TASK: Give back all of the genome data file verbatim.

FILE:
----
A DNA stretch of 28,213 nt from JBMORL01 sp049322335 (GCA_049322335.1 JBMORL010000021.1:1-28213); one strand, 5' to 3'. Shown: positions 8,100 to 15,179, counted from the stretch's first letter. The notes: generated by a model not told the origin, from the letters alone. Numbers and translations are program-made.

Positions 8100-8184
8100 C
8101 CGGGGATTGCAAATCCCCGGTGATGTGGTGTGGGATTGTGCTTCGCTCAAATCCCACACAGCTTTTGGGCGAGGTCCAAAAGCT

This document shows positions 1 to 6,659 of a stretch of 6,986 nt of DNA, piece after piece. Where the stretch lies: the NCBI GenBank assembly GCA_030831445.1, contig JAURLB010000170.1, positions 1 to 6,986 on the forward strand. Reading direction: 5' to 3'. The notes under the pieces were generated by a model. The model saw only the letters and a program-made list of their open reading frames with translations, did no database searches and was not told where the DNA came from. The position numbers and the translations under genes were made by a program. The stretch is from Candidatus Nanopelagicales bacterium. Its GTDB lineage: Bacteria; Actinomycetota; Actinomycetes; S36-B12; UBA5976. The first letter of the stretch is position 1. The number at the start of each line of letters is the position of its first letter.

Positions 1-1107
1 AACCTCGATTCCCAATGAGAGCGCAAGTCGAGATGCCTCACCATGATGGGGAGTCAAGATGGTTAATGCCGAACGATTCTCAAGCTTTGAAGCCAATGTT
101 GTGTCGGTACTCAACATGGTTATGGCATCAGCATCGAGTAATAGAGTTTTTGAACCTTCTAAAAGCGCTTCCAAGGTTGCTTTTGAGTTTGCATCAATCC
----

A DNA stretch of 28,213 nt from JBMORL01 sp049322335 (GCA_049322335.1 JBMORL010000021.1:1-28213); one strand, 5' to 3'. Shown: positions 8,100 to 15,179, counted from the stretch's first letter. The notes: generated by a model not told the origin, from the letters alone. Numbers and translations are program-made.

Positions 8100-8184
8100 C
8101 CGGGGATTGCAAATCCCCGGTGATGTGGTGTGGGATTGTGCTTCGCTCAAATCCCACACAGCTTTTGGGCGAGGTCCAAAAGCT

This document shows positions 1 to 6,659 of a stretch of 6,986 nt of DNA, piece after piece. Where the stretch lies: the NCBI GenBank assembly GCA_030831445.1, contig JAURLB010000170.1, positions 1 to 6,986 on the forward strand. Reading direction: 5' to 3'. The notes under the pieces were generated by a model. The model saw only the letters and a program-made list of their open reading frames with translations, did no database searches and was not told where the DNA came from. The position numbers and the translations under genes were made by a program. The stretch is from Candidatus Nanopelagicales bacterium. Its GTDB lineage: Bacteria; Actinomycetota; Actinomycetes; S36-B12; UBA5976. The first letter of the stretch is position 1. The number at the start of each line of letters is the position of its first letter.

Positions 1-1107
1 AACCTCGATTCCCAATGAGAGCGCAAGTCGAGATGCCTCACCATGATGGGGAGTCAAGATGGTTAATGCCGAACGATTCTCAAGCTTTGAAGCCAATGTT
101 GTGTCGGTACTCAACATGGTTATGGCATCAGCATCGAGTAATAGAGTTTTTGAACCTTCTAAAAGCGCTTCCAAGGTTGCTTTTGAGTTTGCATCAATCC